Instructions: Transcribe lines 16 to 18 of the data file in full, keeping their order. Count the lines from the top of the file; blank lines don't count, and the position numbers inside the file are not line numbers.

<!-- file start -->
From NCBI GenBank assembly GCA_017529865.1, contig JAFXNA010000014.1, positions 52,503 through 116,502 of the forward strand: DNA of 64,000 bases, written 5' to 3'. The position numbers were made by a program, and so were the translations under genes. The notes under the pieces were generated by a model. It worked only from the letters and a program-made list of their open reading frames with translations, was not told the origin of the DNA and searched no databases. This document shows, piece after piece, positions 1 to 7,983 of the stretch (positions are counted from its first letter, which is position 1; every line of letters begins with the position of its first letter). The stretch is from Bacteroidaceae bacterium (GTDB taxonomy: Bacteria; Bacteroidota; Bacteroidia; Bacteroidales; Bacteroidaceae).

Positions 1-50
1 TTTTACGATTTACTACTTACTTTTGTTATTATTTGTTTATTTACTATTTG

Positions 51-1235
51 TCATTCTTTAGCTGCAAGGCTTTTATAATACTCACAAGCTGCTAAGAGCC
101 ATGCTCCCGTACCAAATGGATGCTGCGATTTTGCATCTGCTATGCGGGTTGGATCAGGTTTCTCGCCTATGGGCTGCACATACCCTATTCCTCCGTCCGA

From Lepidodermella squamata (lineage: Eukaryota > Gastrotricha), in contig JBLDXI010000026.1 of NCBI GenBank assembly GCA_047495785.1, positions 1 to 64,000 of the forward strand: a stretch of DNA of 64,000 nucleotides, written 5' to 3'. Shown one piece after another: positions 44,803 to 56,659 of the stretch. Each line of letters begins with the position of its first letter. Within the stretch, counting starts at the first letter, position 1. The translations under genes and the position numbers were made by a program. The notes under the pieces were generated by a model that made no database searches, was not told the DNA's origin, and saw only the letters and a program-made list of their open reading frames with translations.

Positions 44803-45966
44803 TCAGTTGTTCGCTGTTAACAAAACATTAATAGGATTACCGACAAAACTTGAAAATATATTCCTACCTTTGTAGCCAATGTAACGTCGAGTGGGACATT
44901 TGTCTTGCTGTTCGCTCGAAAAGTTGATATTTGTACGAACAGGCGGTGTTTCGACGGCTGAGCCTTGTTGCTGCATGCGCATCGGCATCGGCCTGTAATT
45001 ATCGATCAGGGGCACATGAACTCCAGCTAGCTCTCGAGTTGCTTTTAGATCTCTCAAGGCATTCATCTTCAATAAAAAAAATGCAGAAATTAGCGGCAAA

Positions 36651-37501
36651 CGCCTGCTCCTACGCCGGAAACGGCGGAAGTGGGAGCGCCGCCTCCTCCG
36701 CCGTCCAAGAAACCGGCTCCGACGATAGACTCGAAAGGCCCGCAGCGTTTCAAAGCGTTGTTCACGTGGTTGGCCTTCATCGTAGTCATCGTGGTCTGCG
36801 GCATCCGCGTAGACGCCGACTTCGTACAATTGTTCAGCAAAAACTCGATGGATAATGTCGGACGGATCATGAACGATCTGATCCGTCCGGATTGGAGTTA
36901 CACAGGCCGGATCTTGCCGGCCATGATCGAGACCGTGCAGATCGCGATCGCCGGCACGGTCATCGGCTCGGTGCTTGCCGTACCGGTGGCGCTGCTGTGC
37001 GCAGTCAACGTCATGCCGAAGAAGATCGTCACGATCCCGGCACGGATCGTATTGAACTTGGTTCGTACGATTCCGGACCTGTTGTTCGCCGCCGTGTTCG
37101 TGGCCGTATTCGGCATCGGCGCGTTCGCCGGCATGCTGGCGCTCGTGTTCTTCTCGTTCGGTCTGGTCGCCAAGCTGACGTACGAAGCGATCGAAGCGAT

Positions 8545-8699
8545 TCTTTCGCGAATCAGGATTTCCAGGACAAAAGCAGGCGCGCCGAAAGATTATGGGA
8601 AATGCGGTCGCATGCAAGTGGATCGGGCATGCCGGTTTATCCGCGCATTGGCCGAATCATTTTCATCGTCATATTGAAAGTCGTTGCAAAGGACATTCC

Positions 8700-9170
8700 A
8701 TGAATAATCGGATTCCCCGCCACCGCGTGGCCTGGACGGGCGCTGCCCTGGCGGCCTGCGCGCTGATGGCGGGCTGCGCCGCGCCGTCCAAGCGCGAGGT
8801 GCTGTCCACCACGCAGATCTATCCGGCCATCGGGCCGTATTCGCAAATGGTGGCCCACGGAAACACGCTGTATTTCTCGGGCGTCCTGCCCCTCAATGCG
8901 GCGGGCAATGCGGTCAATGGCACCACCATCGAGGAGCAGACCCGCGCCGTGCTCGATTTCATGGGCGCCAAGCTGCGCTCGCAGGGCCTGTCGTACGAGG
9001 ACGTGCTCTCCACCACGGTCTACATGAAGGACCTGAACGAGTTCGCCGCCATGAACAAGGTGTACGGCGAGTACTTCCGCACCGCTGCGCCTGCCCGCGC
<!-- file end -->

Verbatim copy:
36901 CACAGGCCGGATCTTGCCGGCCATGATCGAGACCGTGCAGATCGCGATCGCCGGCACGGTCATCGGCTCGGTGCTTGCCGTACCGGTGGCGCTGCTGTGC
37001 GCAGTCAACGTCATGCCGAAGAAGATCGTCACGATCCCGGCACGGATCGTATTGAACTTGGTTCGTACGATTCCGGACCTGTTGTTCGCCGCCGTGTTCG
37101 TGGCCGTATTCGGCATCGGCGCGTTCGCCGGCATGCTGGCGCTCGTGTTCTTCTCGTTCGGTCTGGTCGCCAAGCTGACGTACGAAGCGATCGAAGCGAT